Still, Gillick counted himself among the many who were somewhat surprised on Sept. 23, when Cox announced that the 2010 season would be the final one of his storied managerial career.
"I was surprised, but I've talked to him since then, and it seems like he's pretty comfortable," said Gillick, who retired as Phillies general manager after guiding them to the 2008 World Series title.
Gillick now keeps himself active in the game as a senior advisor for the Phillies. The Braves will provide Cox with a similar role if he is indeed capable of pushing himself away from the temptations to continue managing beyond the 2010 season.
"I think he'll walk away comfortably, depending on who takes his place," Gillick said. "These are my own feelings, not his. I think he wants to make sure that whoever takes over is a baseball guy and that he carries on how the Braves have been handled for 20-some years."
Over the course of the next year, there will be a lot of speculation about who could serve as Cox's successor. A top candidate could be Marlins manager Fredi Gonzalez, whose candidacy would have been much stronger had the Marlins actually opted to part ways with him last week.
Gonzalez is currently under contract with the Marlins through the end of the 2011 season. If he's not available, another candidate could be Braves bullpen coach Eddie Perez, who has made it known that he would welcome the opportunity to fill the challenge of being Cox's successor.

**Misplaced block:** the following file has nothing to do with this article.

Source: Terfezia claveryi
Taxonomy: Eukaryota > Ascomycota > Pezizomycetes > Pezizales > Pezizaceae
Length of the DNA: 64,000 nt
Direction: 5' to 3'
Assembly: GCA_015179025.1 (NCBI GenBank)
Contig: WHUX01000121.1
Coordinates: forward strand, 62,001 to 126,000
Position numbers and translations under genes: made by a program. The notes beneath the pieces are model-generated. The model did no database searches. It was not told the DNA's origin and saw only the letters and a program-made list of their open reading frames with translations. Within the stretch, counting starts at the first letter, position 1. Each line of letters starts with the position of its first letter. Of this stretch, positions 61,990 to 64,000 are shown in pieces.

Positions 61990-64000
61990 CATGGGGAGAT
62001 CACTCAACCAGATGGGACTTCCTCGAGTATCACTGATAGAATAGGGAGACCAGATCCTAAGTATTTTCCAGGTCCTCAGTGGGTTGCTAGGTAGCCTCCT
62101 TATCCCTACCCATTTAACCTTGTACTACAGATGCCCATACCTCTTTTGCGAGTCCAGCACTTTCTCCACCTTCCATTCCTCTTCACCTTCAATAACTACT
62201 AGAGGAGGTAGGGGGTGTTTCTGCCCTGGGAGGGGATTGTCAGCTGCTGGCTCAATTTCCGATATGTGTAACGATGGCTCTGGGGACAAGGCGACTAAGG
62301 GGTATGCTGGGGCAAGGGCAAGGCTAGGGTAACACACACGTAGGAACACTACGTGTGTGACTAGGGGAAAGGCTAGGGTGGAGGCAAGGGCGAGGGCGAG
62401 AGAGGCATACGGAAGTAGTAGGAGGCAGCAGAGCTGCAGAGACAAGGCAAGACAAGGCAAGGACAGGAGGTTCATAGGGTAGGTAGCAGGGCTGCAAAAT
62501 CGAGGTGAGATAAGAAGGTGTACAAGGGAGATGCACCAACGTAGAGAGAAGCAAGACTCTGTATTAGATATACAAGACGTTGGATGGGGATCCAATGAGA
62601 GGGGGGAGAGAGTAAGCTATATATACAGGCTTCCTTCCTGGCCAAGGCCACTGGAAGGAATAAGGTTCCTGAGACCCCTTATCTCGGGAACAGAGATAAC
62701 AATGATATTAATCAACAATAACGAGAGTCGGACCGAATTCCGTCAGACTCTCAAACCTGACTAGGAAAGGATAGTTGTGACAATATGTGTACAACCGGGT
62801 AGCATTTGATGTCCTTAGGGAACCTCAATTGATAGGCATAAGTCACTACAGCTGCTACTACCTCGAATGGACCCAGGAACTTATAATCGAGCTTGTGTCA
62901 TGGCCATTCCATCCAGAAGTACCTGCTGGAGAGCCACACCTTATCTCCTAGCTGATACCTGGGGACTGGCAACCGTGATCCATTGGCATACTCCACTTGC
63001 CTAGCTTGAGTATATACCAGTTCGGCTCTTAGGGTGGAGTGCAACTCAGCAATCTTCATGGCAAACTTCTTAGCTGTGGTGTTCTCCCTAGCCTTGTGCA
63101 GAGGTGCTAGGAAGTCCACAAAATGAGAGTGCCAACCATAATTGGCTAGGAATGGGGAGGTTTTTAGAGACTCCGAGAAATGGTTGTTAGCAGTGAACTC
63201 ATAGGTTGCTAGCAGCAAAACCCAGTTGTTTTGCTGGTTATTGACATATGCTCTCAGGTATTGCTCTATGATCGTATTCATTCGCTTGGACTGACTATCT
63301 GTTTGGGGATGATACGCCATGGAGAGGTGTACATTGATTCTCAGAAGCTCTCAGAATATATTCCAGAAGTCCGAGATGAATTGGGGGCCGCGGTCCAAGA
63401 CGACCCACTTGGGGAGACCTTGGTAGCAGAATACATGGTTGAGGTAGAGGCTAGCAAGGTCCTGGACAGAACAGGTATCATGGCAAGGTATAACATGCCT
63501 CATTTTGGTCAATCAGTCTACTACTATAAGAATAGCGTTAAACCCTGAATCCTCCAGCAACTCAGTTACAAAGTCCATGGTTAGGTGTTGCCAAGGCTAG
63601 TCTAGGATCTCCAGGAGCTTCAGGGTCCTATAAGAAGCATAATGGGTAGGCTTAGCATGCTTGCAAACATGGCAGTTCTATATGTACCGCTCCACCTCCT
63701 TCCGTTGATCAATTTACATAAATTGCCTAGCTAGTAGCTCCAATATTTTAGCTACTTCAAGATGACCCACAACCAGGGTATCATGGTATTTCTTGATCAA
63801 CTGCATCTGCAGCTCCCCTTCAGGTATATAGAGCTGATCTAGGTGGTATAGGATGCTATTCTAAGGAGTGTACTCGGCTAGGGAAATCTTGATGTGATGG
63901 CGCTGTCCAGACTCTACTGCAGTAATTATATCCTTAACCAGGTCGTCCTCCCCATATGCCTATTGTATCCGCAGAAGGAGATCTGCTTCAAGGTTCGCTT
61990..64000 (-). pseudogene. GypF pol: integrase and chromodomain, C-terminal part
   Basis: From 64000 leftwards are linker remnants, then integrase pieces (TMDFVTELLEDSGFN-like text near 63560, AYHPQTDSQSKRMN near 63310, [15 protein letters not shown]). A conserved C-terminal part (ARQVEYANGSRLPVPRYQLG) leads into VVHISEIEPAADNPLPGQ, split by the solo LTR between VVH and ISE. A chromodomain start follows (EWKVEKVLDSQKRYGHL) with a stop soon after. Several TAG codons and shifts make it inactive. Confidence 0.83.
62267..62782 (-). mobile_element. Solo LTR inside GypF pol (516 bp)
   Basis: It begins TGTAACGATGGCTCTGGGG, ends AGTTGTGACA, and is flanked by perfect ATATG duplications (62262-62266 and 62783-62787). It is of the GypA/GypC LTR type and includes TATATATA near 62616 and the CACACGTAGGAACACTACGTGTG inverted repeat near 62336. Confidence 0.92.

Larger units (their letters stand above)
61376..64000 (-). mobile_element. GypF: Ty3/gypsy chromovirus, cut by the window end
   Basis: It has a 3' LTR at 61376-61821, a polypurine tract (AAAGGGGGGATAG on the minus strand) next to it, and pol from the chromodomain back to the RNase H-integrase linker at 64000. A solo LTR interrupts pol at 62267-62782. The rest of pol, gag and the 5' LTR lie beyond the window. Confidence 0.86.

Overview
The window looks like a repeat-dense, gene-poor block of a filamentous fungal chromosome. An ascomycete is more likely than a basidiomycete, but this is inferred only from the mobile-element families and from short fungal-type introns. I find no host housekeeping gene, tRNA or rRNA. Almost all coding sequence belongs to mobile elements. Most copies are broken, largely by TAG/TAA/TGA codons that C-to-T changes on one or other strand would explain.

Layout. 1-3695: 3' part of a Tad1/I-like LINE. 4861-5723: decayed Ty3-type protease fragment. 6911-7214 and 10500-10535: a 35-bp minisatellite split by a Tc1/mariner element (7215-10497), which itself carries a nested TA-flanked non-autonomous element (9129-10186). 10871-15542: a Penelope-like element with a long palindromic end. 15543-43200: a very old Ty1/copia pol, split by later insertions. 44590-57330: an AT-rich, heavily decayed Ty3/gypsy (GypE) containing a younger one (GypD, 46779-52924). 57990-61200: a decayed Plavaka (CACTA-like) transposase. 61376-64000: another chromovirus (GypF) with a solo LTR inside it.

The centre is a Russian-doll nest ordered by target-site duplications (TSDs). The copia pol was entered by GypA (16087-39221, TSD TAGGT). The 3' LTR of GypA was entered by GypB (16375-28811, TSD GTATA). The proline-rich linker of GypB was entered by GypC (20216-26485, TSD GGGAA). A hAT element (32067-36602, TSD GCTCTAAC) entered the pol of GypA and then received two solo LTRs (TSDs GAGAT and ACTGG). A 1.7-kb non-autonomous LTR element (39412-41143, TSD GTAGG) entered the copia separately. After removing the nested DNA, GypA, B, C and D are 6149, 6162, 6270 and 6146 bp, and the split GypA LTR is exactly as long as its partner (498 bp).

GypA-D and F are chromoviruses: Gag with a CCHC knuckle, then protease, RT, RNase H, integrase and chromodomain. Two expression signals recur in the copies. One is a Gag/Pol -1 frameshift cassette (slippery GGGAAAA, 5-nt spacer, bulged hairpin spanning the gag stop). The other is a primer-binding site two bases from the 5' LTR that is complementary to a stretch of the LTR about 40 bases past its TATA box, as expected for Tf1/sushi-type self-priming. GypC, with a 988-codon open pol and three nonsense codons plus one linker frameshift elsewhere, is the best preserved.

There was some thought that the Indians might at least interview Perez for their vacant managerial position. But they still haven't asked the Braves permission to talk to the former catcher.
"I'm sure that he'll have a big hand in who the successor might be," Gillick said.
The bond shared by Gillick and Cox strengthened during their days together in Toronto. They had previously worked together in the Yankees organization during the 1974 season.
Per Gillick's suggestion, the Blue Jays hired Cox as their manager before the start of the 1982 season.
After leading the club to within one win of the 1985 World Series, Cox chose to become the Braves general manager. During his five seasons in that role, he rebuilt the Minor League system with sound Draft selections and trades, like the one in 1987 that brought John Smoltz to Atlanta.
Cox returned to the managerial role midway through the 1990 season and one year later, he led the Braves to the first of their unprecedented 14 consecutive division titles.
"It's pretty remarkable what he has done, and that's really all you can say about that," Gillick said.